Marble Cake

10 June 2020

Whether it’s on the tiered silver platter of a high class tea place or in oily plastic wrapper tucked among other snacks in a a roadside coffee shop, the marble cake is irresistible to me.

My dad’s adoptive sister was newly married when she learnt to bake her first marble cake at her in-laws’.

When she brought the cake to my grandma’s home she was dressed in a batik sarong kebaya with orange flowers.

Movie legend & song writer, P. Ramlee.

We may not be peranakans, but P.Ramlee’s movies must have had a big impact on my aunt’s sartorial elegance in the 60s.

My aunt’s sarong kebaya and hairstyle closely resembled the lady’s in this illustration.

She was gorgeous in her orange kebaya and dark bouffant hair as she served us her first baking achievement.

Being raised predominantly on a chinese diet, our family, especially my grandma and mom, found the buttery cake a little too rich for their stomach.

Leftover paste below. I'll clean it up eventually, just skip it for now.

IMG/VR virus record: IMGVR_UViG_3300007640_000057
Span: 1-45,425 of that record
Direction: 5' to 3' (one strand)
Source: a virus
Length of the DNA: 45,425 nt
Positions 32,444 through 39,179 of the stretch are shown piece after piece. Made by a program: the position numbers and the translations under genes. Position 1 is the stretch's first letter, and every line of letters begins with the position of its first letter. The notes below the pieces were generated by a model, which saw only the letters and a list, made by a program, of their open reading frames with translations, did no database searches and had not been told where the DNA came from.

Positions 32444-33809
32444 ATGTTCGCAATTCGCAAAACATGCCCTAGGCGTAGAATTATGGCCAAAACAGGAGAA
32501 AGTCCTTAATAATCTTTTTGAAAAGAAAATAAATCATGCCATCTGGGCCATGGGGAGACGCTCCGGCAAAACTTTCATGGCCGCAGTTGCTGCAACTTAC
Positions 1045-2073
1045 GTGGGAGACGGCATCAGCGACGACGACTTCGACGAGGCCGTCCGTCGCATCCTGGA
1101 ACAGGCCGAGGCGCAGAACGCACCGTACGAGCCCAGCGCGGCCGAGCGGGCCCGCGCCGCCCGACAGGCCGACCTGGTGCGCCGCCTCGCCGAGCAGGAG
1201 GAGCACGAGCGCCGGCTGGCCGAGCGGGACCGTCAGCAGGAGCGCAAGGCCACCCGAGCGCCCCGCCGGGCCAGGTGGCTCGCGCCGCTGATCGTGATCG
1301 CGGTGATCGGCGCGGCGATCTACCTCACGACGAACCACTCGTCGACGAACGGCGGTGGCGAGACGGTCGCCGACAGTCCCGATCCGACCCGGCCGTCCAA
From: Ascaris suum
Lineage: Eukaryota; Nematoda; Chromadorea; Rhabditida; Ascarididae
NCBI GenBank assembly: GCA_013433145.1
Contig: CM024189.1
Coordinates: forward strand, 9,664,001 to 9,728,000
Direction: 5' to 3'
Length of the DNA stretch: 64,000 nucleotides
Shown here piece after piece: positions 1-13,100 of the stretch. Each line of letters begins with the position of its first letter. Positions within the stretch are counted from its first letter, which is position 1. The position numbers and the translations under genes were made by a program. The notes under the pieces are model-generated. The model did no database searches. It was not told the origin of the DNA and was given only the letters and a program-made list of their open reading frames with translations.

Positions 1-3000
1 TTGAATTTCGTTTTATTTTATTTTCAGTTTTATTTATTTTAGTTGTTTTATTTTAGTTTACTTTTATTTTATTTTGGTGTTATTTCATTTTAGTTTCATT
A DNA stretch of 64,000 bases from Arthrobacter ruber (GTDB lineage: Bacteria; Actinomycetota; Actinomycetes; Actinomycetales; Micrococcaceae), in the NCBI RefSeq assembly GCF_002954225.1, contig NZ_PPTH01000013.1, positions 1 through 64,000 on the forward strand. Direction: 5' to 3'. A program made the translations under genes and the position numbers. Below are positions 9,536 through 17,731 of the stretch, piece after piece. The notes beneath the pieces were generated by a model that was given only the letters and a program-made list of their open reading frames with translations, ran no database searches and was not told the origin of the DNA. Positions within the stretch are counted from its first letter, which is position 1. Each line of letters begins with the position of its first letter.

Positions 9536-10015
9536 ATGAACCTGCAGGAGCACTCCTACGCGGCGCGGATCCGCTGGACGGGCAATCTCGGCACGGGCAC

But it was heaven to me!

My aunt was so pleased with my response that henceforth she would bring a marble cake each time she visited.

For many years, during Chinese New Year and festive occasions, this cake with its trademark dramatic swirls was solely reserved just for her greatest fan, ME.

My aunt seldom bakes these days. The last time we met, she was recovering from a mild stroke. I mentioned “marble cake,” and a beautiful smile appeared on her face.

Nowadays with the emphasis on “healthy” options, few marble cakes that I’ve tasted come close to my aunt’s standard. But still I eat them, and think of the lovely young bride who introduced me to my first marble cake more than half a century ago. ♥️🙏

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